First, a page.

Ấn phẩm - Sách

Bộ đếm lượt truy cập

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by Phạm Quất Xá

Laureate of the French Academy (Poetry)

Lê Cao Phan is not just a simple translator - his multifarious talents - musician, painter - have contributed to his reputation in Việt-Nam where he now lives.

A strong creative force synthetizes sounds and shapes, colours and words - the pot of ink into which dips the brush of imagination with its magic touch : such is the case of Nguyen Du’s 19th century work (1812) - a great poem of more than 3000 verses of superb quality.

Even though Lê Cao Phan never set foot on British soil, he was well equipped for this formidable challenge.

He accepted this task with trepidation, mainly because of his great love of British poets such as Ted Hughes, Sylvia Platt and of course, Shakespeare, Milton, Pope, Scott, Shelley andKeats. Thank* also to his passionate admiration for Blake, Yeats and Tagore., whom Lê Cao Phan has always considered as being amongst the greatest poets of our time, the translator was then ready for this strange encounter with his ancestor in the love - hate relationship that lasted for no less than eleven years.

“Love” - for they had the same emotions in their souls, joy and sorrow. "Love” for Lê Cao Phan harboured an unqualified admiration for the author ọf Kim-Vân-Kiều.

“Hate” - Lê Cao Phan simply stood in great fear in the shadow of the Master, suffering constant anguish lest he not fulfill his translation with fidelity and haunted by a feverish restlessness at being able only to follow Nguyễn Du through  a strange mystic communion. Still more “hate” for, paradoxically, Lê Cao Phan disliked ghosts, yet he was doomed to endless encounters with Nguyên Du's phantom during the autumn of his life.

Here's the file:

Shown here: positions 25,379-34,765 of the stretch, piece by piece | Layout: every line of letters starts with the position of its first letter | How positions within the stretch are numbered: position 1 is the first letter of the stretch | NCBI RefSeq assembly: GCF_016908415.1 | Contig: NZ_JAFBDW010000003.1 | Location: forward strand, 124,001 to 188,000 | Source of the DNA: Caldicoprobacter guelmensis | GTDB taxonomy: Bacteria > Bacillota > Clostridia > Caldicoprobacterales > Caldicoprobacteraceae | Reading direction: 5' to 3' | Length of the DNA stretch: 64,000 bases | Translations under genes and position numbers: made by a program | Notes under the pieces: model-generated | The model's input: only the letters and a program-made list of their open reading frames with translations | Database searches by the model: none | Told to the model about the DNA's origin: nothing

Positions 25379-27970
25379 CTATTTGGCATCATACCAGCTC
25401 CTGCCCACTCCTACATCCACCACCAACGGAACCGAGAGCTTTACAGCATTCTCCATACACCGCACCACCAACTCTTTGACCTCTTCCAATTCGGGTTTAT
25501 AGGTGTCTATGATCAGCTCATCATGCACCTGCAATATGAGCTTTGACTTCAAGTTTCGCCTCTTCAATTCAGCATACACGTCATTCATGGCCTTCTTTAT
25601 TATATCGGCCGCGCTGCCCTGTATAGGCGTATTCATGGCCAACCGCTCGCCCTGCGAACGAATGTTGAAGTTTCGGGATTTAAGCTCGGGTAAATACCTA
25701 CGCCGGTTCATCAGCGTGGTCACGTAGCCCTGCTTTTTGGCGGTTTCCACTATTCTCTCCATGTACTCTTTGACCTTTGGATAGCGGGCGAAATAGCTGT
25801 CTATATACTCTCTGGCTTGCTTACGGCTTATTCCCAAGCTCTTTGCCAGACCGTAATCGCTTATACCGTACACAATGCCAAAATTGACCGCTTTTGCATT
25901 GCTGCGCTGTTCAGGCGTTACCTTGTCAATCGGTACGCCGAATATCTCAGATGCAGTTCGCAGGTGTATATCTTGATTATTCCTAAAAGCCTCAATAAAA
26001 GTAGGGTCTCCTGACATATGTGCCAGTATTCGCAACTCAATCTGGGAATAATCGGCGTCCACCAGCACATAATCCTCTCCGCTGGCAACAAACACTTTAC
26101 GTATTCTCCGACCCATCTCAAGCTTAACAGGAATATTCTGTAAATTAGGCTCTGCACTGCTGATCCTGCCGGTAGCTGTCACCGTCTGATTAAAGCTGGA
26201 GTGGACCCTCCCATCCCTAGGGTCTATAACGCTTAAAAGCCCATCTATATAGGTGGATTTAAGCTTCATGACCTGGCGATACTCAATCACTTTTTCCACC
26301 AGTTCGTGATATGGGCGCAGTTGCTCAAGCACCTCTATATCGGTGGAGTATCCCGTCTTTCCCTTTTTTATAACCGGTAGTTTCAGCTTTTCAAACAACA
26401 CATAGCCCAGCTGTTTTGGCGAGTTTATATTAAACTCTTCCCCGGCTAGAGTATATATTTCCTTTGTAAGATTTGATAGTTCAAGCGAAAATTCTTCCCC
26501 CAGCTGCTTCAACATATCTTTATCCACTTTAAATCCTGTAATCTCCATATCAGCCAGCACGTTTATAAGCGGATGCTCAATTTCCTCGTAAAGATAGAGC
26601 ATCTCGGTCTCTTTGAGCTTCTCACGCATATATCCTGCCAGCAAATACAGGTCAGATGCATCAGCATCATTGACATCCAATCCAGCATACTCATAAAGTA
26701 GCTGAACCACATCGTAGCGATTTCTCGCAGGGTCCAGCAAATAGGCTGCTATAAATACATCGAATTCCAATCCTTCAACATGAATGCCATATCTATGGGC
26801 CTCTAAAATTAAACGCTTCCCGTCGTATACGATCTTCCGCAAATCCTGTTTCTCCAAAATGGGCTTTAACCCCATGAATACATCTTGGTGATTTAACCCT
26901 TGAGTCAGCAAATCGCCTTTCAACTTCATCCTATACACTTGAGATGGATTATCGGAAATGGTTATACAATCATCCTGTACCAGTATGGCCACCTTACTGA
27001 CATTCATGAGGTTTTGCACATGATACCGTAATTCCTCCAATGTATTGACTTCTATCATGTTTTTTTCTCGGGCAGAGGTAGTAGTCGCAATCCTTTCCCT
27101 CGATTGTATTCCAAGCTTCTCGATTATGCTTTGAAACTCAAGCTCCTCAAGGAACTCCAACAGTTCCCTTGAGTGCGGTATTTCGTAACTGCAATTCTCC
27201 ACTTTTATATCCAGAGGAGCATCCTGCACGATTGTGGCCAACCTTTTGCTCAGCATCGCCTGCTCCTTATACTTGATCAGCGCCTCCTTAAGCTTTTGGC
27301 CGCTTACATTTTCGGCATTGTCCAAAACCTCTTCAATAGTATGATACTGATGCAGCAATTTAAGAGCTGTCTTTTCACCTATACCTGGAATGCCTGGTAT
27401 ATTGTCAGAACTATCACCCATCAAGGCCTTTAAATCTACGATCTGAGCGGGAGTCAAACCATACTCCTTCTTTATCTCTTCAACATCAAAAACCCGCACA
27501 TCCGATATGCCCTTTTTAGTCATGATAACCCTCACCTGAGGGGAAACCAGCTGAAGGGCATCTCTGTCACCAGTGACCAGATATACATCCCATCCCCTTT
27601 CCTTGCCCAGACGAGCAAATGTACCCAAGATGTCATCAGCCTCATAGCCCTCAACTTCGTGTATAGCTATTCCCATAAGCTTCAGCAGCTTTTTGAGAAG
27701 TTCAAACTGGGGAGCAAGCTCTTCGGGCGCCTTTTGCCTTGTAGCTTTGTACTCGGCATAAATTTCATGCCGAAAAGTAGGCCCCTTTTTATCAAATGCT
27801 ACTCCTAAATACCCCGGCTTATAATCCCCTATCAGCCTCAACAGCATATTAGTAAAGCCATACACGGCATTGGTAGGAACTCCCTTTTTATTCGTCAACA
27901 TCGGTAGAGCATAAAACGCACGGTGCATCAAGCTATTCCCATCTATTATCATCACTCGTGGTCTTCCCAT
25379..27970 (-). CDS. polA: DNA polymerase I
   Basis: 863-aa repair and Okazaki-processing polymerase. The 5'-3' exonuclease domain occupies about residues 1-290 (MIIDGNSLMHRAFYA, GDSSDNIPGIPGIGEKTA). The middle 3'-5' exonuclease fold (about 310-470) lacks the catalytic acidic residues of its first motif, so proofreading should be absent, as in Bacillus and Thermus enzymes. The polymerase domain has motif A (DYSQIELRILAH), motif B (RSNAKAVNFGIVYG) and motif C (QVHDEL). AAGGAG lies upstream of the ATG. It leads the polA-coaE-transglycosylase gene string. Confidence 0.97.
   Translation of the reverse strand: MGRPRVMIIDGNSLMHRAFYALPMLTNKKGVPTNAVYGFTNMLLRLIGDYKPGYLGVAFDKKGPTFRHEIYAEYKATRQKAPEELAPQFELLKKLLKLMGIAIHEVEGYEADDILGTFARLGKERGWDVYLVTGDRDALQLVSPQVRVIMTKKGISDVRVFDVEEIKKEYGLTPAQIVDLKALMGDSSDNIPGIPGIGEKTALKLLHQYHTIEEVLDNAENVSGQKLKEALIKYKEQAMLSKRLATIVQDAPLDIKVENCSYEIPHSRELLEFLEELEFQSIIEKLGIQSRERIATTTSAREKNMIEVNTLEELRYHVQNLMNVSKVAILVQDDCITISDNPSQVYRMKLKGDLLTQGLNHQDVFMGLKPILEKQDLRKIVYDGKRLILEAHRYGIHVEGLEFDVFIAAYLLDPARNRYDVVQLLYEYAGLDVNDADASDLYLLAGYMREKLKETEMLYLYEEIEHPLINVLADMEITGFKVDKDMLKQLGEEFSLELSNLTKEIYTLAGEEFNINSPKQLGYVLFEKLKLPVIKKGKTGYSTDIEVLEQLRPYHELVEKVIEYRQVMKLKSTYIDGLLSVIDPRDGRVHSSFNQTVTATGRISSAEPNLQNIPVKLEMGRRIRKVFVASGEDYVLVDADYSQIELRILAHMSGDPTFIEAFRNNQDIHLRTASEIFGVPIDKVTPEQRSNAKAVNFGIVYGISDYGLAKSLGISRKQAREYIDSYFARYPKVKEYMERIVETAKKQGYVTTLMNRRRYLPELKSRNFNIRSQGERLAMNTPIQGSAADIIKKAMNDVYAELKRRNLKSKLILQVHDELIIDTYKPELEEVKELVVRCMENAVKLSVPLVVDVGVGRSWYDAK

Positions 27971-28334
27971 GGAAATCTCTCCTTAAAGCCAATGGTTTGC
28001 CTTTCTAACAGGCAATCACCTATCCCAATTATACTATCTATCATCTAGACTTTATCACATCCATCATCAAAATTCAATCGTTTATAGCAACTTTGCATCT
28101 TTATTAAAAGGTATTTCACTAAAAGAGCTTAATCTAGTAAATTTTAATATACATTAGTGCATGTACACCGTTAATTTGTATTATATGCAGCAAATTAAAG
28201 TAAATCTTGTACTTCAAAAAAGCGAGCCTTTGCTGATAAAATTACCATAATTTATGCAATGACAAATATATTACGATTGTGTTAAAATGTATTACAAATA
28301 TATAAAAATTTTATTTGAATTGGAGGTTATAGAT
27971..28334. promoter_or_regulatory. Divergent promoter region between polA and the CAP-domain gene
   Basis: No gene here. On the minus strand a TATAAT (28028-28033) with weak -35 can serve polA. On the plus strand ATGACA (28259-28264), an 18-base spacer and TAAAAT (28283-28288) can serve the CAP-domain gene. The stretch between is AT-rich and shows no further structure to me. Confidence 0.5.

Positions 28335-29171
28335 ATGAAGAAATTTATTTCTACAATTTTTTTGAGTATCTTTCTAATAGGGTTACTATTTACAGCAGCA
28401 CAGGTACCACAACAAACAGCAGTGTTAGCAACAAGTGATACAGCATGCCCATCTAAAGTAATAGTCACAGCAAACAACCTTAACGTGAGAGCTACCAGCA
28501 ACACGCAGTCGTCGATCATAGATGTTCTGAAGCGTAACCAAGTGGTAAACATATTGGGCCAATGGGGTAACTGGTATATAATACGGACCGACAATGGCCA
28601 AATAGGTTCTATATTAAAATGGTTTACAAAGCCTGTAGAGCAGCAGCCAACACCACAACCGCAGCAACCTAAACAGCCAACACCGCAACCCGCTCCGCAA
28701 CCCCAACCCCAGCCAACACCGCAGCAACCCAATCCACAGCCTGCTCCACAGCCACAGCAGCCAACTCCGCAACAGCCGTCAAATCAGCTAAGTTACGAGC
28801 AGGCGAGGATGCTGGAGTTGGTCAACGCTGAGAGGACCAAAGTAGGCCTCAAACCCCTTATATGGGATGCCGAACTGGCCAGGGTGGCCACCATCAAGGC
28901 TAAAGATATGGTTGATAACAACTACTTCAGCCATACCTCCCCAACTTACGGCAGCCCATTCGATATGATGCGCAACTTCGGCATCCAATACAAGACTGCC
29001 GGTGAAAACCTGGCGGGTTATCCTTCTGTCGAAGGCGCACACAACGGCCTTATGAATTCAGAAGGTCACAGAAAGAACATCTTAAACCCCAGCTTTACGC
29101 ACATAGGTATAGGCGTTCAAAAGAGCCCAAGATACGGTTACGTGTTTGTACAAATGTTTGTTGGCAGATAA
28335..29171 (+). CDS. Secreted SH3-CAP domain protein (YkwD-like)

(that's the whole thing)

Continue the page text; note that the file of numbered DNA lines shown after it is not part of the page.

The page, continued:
From this love - hate relationship emerged a splendid product in which flamboyant phrases often bordered on the sublime. The conspiracy of words and ideas interfused and merged to express similar touches of sensitivity, similar disappointment at unfulfilled ambitions which resulted eventually in re-writing the two destinies unified by the same bitterness and the same love.

Certainly there are some small imperfections in the ’ translation, but how could anyone measure up to the sublime ’ level of the Vietnamese language employed with such brilliance by Nguyễn Du ? Yes, there are some rare imperfections as when Lê Cao Phan introduced various American terms and mingled them with the so-called “pure” English ones.

To deviate a little, let us recall a liberal paraphrasing of an Bernard Shaw quotation : the English and the American form a single nation separated by two different languages ! It would nevertheless have been preferable for the translator to have left these imperfections untouched. That would impart a more original flavour and, at the same time, reflect the historical backdrop of his country which has the unique privilege -acquired at the priceless cost of human suffering - of having been exposed to a rare diversity of cultures through the passage of storms and turbulences.